The Penn State senior won one of the most popular and well-attended races he ever participated in — the Sept. 30 5K run in the Richard S. Caliguiri City of Pittsburgh Great Race. He outpaced the second place finisher by almost a minute.
Quite a feat considering more than 4,100 runners entered the 5K, according to rungreatrace.com.
“In the 10K last year I think I came in fifth in the Great Race, so it wasn’t too surprising to be up with the top people,” Taylor said. “But it was a little bit of a surprise to win.”
A Jewish native of Wexford, Taylor, who began preparing for the Great Race in July, finished with a time of 15:09. He ran the 5K instead of the 10K this year because he was recovering from an injury, which did not give him enough time to prepare for a 10K race.
“[I did] a mix of longer distance runs as well as some faster workouts on a track leading up to the race,” Taylor said of his training. “I even threw in working on hills because I knew the course was a little bit hilly.”
Besides running, his workouts also included core strength exercises.
Much of Taylor’s preparation consisted of building up his endurance by continuously increasing the mileage he ran for practice. He said that he would usually train six or seven days a week depending on how he felt.
The 5K race, which started on Fifth Avenue in Oakland, finished before the Great Race’s 10K runners started, meaning Taylor crossed the finish line at Point State Park before anyone else that day.
Taylor’s mother met him at the finish line, but his father found out he won the race via a phone call, because he was in Squirrel Hill’s Frick Park getting ready to run the 10K.
Taylor said he felt excited when he crossed the finish line, but his most vivid memory from the day came during the race.
“[I enjoyed] running on the Boulevard of the Allies and running on streets that you normally can’t run on because they’re full of traffic,” he recalled. “And just getting to see the skyline of Pittsburgh which you see so many times but not while you’re just out for a run. I was just trying to enjoy the moment while I was out there.”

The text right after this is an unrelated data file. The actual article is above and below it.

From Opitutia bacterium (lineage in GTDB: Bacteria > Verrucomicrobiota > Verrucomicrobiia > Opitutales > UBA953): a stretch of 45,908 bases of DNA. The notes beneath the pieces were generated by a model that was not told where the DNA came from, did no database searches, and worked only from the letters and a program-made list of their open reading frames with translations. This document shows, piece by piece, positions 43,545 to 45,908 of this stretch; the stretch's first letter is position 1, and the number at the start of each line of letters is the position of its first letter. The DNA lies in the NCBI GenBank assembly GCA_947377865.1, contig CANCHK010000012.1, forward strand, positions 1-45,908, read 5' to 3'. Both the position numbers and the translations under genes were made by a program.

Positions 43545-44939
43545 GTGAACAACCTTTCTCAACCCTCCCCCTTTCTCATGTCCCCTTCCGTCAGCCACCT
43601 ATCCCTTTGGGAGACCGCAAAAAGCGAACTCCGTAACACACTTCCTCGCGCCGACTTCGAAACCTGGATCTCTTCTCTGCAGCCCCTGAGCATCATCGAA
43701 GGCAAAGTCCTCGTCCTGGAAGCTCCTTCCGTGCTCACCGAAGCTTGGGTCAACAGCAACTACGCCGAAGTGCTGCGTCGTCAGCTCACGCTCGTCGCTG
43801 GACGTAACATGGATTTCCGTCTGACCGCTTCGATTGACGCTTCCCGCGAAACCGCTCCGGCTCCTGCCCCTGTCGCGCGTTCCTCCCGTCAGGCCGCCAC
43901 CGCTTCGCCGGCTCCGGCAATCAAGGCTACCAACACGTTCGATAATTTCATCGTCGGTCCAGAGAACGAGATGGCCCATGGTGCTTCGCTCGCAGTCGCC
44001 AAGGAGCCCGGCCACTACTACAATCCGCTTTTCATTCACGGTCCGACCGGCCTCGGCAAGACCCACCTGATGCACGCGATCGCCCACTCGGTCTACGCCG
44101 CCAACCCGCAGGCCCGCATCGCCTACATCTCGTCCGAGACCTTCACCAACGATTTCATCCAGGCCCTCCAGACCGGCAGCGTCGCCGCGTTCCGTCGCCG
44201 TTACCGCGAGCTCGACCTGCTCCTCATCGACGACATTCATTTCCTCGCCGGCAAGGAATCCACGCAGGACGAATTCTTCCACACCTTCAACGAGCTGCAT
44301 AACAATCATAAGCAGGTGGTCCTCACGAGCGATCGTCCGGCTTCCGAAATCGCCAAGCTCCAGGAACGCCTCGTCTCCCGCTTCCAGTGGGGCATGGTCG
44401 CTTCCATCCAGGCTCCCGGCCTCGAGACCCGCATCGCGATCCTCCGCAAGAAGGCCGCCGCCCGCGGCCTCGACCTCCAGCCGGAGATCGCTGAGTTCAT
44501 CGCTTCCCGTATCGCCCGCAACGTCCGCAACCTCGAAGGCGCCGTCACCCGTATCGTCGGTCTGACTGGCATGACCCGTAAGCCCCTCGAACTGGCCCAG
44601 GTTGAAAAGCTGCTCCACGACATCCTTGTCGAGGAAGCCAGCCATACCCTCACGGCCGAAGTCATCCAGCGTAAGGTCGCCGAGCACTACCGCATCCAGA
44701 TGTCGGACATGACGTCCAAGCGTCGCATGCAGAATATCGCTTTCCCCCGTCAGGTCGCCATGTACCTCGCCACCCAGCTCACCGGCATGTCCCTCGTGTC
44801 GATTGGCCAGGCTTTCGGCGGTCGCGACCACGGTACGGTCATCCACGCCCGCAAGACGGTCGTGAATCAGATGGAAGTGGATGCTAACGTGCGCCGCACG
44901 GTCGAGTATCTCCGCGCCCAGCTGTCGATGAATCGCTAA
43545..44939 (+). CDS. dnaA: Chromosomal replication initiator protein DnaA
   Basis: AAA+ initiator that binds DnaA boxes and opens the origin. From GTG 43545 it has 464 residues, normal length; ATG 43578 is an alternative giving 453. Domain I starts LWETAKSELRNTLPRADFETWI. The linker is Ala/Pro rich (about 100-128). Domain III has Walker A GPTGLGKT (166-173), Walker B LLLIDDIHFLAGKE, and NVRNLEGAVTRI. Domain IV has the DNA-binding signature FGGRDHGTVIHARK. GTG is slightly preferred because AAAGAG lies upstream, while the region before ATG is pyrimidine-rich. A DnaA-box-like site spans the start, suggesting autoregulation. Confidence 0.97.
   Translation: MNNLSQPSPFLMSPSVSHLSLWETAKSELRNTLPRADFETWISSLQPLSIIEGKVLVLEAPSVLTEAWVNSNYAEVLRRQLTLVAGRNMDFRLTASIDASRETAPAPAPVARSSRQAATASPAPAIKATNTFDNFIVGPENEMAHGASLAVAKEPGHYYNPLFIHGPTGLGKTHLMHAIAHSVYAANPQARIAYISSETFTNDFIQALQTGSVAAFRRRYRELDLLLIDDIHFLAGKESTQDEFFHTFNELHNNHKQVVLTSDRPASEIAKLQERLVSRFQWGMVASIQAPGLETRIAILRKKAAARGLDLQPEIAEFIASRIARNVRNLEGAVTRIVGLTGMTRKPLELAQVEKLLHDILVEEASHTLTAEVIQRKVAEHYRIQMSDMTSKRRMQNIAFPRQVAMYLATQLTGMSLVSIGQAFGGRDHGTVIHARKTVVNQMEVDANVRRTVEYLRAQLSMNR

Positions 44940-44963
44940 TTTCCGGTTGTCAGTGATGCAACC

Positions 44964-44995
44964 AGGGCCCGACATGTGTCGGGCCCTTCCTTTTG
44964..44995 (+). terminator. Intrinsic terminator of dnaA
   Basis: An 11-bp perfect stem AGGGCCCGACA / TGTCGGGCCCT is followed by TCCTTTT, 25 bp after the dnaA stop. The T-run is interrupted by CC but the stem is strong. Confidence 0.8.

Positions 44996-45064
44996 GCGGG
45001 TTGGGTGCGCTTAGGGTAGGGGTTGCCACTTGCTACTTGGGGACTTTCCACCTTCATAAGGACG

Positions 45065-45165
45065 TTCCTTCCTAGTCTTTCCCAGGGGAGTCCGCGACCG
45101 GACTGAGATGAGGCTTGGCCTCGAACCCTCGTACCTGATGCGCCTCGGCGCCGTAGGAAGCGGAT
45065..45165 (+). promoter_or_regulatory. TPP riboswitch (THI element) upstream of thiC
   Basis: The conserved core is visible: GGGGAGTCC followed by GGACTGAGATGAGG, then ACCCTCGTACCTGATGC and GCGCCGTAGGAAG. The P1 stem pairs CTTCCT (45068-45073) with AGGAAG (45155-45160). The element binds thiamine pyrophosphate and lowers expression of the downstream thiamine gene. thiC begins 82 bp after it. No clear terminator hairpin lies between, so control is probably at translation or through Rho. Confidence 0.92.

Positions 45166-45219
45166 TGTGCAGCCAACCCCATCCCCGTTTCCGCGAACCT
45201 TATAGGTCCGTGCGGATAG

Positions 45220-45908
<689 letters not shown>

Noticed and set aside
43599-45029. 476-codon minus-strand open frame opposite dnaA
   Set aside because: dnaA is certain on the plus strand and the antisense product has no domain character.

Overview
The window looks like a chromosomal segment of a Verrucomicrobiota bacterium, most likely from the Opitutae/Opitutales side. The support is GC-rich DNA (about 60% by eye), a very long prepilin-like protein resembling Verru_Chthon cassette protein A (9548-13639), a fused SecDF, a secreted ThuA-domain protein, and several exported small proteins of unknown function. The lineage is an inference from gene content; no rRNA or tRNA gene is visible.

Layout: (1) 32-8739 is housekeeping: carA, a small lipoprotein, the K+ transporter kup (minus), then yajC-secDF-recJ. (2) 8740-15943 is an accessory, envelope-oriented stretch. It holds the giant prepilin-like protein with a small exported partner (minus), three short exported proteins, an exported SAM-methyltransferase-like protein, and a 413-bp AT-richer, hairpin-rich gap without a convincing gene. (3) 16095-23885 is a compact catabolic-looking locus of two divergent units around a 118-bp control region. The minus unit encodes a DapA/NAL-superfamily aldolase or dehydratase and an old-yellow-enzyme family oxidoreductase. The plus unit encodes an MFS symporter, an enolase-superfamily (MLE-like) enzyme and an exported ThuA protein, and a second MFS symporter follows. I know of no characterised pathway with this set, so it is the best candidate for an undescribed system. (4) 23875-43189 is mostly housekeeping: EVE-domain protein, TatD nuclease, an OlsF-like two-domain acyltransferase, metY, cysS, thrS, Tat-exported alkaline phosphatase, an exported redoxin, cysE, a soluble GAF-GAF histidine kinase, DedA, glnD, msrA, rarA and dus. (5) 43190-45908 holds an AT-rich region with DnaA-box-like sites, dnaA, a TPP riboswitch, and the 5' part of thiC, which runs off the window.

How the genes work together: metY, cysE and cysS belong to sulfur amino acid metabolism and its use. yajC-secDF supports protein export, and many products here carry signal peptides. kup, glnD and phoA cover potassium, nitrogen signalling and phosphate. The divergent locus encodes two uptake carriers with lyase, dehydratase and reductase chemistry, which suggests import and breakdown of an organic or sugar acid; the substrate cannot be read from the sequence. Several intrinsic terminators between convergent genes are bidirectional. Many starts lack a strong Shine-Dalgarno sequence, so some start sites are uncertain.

Taylor ran for his cross-country team in middle school and high school. He ran on his cross-country team at Penn State for a year and a half but left the team due to injuries. Now he trains on his own.
At 22, Taylor is looking to run races of different lengths to challenge himself. For his next competition, he is thinking about entering in the Thanksgiving Day five-mile Turkey Trot run in Downtown Pittsburgh.
He is also setting his sights on running longer distance races.
“I think I’m going to try to move up to the half-marathon and try the Pittsburgh half-marathon in the spring,” Taylor said. The half-marathon exceeds 13 miles.
Even though he has set his goal at longer distances, Taylor is thrilled with his 5K victory.
“It was definitely exciting,” he said. “I don’t think I’ve won a race with that many people in it before, so it was pretty neat.”
(Andrew Goldstein can be reached at firstname.lastname@example.org.)